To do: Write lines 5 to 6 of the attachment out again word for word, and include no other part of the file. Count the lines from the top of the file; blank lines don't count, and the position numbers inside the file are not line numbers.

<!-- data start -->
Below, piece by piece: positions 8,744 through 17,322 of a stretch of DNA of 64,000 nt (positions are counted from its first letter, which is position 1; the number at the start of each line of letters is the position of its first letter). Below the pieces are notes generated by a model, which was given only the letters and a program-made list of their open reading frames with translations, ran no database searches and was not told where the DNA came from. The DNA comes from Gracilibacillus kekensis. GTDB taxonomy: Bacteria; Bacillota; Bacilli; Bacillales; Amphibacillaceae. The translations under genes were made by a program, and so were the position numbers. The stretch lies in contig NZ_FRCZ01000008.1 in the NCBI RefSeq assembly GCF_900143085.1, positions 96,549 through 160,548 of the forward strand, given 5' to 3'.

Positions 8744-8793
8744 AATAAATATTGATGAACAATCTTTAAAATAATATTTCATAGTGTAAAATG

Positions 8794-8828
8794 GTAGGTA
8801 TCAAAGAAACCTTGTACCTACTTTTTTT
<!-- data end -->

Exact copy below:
8794 GTAGGTA
8801 TCAAAGAAACCTTGTACCTACTTTTTTT